Giuseppe Sandro Mela.
Il 5 gennaio le azioni Deutsche Bank erano quotate 16.338 ed oggi, al momento di scrivere l’articolo, sono quotate 13.89: un calo del -6.29%.
Come d’abitudine, il Financial Times non ha coperto con copyright il relativo articolo: da un po’ di tempo infatti riporta in chiaro le notizie infauste per la Germania.
«Deutsche Bank AG on Friday reported a €2.2 billion ($2.7 billion) net loss for the fourth quarter and its third consecutive full-year loss»
«We are not cutting costs fast enough, …. Deutsche Bank’s cost culture has to improve»
«After two-and-a-half years of cost cutting, the jury is still out if the current management can really execute its plans»
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Sarebbe opportuno prendere atto di alcune realtà: per taluni eventi lieti, per altri tetri.
– Deutsche Bank AG è stata acquisita da capitale straniero. Sarebbe davvero ingenuo pensare che la nuova proprietà faccia gli interessi della Germania.
– A nessuno fa comodo che la Germania abbia banche di interesse mondiale: infatti Deutsche Bank AG non è più annoverata in tal novero.
– Deutsche Bank AG ha una capitalizzazione di 28.27 mld e Commerzbank di 16.393: si pensi che una banchetta come Banca Intesa San Paolo ha una capitalizzazione di 52.22 miliardi. Ubs capitalizza 74.641 miliardi, Morgan Stanley 100.521 mld. Conclusione: le banche tedesche sono pur sempre banche di tutto rispetto, ma non sono più di interesse internazionale.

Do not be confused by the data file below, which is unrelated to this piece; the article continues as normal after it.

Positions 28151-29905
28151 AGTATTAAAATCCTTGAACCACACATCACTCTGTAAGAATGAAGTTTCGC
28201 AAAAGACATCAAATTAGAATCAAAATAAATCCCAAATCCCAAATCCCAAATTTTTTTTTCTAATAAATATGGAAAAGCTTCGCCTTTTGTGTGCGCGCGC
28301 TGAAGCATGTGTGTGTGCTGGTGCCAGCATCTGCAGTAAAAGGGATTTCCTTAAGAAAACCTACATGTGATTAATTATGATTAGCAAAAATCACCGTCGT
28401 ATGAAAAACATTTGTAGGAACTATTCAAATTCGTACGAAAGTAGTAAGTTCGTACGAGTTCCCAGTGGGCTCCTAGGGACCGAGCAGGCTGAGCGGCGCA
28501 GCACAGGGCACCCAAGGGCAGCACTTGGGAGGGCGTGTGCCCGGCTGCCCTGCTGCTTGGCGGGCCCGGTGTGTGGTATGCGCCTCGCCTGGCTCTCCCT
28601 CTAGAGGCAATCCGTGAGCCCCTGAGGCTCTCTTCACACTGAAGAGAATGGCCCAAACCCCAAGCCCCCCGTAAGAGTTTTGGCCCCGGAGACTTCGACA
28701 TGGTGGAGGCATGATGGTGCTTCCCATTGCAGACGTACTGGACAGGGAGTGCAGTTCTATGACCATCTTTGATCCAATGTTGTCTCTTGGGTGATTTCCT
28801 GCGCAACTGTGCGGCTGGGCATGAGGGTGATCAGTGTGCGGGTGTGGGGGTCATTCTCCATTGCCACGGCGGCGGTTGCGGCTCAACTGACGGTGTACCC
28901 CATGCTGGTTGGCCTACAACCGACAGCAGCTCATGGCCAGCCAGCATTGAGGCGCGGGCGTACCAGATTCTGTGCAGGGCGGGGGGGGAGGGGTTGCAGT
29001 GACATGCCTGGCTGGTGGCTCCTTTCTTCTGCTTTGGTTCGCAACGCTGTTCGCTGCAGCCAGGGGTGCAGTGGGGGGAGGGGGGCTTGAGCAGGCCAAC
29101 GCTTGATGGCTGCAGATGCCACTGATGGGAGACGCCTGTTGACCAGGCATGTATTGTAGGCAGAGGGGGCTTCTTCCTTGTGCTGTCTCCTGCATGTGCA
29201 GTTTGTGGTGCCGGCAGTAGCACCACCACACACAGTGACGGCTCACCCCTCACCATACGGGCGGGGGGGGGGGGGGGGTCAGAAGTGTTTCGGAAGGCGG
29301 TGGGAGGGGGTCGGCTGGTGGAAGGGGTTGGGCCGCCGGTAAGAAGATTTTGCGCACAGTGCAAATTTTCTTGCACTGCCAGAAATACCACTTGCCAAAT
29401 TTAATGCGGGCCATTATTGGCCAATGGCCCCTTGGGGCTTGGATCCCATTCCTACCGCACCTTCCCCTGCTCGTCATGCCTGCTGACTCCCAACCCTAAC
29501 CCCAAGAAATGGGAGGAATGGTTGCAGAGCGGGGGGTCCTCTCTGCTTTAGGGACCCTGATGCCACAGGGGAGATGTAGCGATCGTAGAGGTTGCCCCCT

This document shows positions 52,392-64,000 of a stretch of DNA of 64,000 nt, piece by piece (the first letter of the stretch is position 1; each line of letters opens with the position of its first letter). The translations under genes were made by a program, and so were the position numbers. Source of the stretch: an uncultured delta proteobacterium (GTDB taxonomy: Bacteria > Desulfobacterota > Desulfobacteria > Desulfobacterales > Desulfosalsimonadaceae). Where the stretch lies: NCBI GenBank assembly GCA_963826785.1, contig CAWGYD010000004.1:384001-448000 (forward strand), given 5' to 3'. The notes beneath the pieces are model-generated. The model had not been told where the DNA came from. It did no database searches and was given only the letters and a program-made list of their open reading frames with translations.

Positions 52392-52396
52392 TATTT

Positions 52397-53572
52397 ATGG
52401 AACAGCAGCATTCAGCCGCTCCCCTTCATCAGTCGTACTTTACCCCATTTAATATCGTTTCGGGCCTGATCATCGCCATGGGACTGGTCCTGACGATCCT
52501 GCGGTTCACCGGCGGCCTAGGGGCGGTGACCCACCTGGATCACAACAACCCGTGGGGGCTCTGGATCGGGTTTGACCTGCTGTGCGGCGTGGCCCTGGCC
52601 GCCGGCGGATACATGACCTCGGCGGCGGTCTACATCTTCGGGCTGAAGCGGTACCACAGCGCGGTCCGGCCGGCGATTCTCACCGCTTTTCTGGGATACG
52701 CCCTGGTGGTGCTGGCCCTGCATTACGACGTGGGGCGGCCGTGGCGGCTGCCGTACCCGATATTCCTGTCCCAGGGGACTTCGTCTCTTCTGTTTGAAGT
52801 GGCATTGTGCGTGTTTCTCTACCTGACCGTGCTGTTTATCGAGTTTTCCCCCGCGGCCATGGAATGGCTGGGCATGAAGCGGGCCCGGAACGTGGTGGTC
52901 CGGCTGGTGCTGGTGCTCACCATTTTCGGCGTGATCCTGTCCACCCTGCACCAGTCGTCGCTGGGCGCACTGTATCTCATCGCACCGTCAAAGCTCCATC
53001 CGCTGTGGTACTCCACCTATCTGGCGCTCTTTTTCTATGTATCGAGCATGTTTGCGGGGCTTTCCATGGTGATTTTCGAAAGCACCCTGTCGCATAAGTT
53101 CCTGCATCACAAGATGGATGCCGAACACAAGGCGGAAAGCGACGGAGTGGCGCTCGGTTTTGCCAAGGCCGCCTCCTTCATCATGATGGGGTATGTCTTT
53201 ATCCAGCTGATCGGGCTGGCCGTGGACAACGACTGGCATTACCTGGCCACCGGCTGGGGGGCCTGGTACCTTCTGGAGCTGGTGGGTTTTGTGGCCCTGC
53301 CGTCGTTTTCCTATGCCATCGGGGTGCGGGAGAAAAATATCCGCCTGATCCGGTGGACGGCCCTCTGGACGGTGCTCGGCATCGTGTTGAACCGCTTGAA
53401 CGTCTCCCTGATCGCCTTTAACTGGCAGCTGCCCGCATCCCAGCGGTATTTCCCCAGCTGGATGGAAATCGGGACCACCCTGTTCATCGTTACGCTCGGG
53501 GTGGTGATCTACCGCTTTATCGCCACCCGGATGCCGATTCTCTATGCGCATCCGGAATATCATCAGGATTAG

– Senza almeno una banca di interesse internazionale è semplicemente impossibile poter fare politica estera: verrebbe meno il supporto finanziario.
– La dirigenza è restata in gran parte tedesca, ma non è detto che ciò duri nel tempo.
– Il Management Board è allo stato del’arte liberal. Ha due femmine in quote rosa: Mrs Kim Hammonds e Mrs Sylvie Matherat. Diciamo che si son visti manager più efficienti.
– Avere la tessera di iscrizione alla Spd non è sinonimo di saper dirigere una banca.
Molti clienti di Deutsche Bank AG da un certo quale tempo non dormono più sonni particolarmente tranquilli.
→ The Wall Street Journal. 2018-02-02. Deutsche Bank Posts Big Loss on Weak Trading, U.S. Tax Charge
German lender suffers double-digit revenue declines in all three of its business units.
FRANKFURT—Deutsche Bank AG on Friday reported a €2.2 billion ($2.7 billion) net loss for the fourth quarter and its third consecutive full-year loss, sending its shares sharply lower.
The German lender was hit by a €1.4 billion charge tied to the U.S. tax overhaul and suffered double-digit revenue declines in all three of its business units last quarter.
→ Financial Times. 2018-02-02. Deutsche Bank to miss cost-cutting target for 2018
Germany’s biggest lender reports third consecutive annual loss and poor fourth quarter